Yet PHM isn’t just one thing. There are many different aspects to it, and carries different meanings to different people within healthcare organizations. When clinicians think of PHM they may think in terms of care gaps and how to reach specific populations, while finance may be more focused on the revenue opportunity (and cost to implement) and the C-suite may see it as a mechanism to transition into value-based care.

Each of these perspectives is valid from a particular point of view. If a health IT vendor gets too deep into the weeds in a specific area, it may make the job of selling its technology to these prospects more difficult.

A knowledgeable healthcare/health IT PR agency will understand the broader implications of the technology because it has had exposure to multiple areas and is already on top of other considerations that aren’t on the client’s radar. Its value, then, will be to make the client organization aware of these additional aspects and use them to tell the client’s story to the media and through content.

Cumulative knowledge

I know this idea certainly applies when I or one of the other writers here is developing content for clients. The typical process for developing a byline article, executive article, white paper, blog post, etc. is to review materials sent by the client, research what’s being said in the market generally, develop questions and set up a call with the client’s subject matter expert. Then we take all that information and create a compelling story.

In the process of writing the story, however, I will often find myself tapping into knowledge gained from working on another Amendola Communications client, past or present. Having already delved at least somewhat into the deep end of a particular topic, such as the crisis around chronic conditions and how best to manage them, I can add information that wasn’t part of the original call or client-supplied information review. This non-competitive, big-picture information delivers additional context that makes the story richer, and thus more valuable to the reader.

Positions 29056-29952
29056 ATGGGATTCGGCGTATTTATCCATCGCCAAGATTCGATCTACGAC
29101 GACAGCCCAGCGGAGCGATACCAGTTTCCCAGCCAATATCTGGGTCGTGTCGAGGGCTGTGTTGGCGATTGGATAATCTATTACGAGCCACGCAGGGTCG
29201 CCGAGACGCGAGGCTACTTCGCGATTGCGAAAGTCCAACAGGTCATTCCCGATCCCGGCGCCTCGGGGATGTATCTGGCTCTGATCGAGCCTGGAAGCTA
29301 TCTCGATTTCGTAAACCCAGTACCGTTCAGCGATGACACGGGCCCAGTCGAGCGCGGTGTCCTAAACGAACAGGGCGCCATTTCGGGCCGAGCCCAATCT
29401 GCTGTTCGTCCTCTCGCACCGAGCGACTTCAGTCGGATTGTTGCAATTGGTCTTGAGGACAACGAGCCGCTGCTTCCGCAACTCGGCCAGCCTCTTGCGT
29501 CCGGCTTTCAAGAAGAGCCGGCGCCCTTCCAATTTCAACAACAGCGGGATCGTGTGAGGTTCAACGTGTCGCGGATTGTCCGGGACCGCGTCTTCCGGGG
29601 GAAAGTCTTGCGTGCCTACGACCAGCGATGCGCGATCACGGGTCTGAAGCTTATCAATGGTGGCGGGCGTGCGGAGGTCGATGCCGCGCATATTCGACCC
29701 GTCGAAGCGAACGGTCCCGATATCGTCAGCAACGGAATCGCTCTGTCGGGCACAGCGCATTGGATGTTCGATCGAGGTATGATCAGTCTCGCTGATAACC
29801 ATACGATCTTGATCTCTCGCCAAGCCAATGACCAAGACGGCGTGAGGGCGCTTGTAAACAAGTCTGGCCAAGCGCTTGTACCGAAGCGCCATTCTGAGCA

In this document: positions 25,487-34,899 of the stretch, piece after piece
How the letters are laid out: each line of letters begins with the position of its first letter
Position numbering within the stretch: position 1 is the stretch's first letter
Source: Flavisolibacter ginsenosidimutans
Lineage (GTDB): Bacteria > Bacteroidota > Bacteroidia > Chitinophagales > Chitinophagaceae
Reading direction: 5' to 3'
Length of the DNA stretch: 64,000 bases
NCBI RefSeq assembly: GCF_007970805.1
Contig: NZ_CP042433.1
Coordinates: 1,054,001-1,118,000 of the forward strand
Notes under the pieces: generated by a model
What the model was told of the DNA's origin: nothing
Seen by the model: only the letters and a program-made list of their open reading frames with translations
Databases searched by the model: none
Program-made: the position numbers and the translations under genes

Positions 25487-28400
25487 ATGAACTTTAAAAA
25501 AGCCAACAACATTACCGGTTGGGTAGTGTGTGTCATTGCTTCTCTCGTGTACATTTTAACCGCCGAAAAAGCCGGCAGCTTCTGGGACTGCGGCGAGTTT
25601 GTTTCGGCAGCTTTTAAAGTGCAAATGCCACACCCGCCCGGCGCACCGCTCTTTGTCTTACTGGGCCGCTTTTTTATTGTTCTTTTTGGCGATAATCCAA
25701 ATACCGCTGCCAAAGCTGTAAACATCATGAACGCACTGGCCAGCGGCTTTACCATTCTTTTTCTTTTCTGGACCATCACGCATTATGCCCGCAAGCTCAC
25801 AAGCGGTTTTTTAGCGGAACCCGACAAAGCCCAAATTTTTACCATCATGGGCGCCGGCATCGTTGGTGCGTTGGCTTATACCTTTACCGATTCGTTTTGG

Fortunately, I don’t have to rely on just my own knowledge of the industry either. In an agency like Amendola Communications that is focused solely on healthcare and health IT clients, there is a tremendous store of institutional knowledge about a broad range of topics. As opposed to a general agency that may only have one or two people with healthcare knowledge.

A simple email asking if anyone here has a perspective on a particular topic will usually elicit an incredible wealth of information that beats anything you could find with a Google search. Especially since even that context often comes with additional context.

That doesn’t only apply to content, by the way. This same sort of cumulative, institutional knowledge is applied to media relations as well. Not just in sharing contacts, although that is certainly valuable, but also in how to approach a story pitch. One media relations expert’s knowledge of a particular aspect of predictive analytics, or telehealth, or some other hot topic can often guide another to a better way to present the story and demonstrate the reasons a media outlet’s readers or viewers will care about it.

It’s the expertise that counts

When you line their capabilities up side-by-side, most PR agencies will look the same. While who they know in the industry is helpful, it’s the agency’s overall domain knowledge that can really make the difference between a program that performs ok and one that exceeds expectations.

To gain the most value you want one that can connect the dots on their own and apply industry knowledge your organization may not possess internally to round out your story. That’s the hidden value the right healthcare/health IT PR agency can bring. Not just for ours, but in any industry.

Do you agree that domain knowledge in healthcare and health IT is critical? Have you ever worked with an agency that didn’t understand the industry? If so, what was the result? What aspects do you think are most important?

Video Blog: The History of our Partnership with Health Catalyst

Listen to Jodi Amendola, CEO of Amendola Communications, describe the history of our transformative partnership with Health Catalyst. Learn how a library of content served as the foundation for a public relations strategy that significantly increased the company’s brand awareness and established the start-up as an industry thought leader. Watch the 3-minute video here: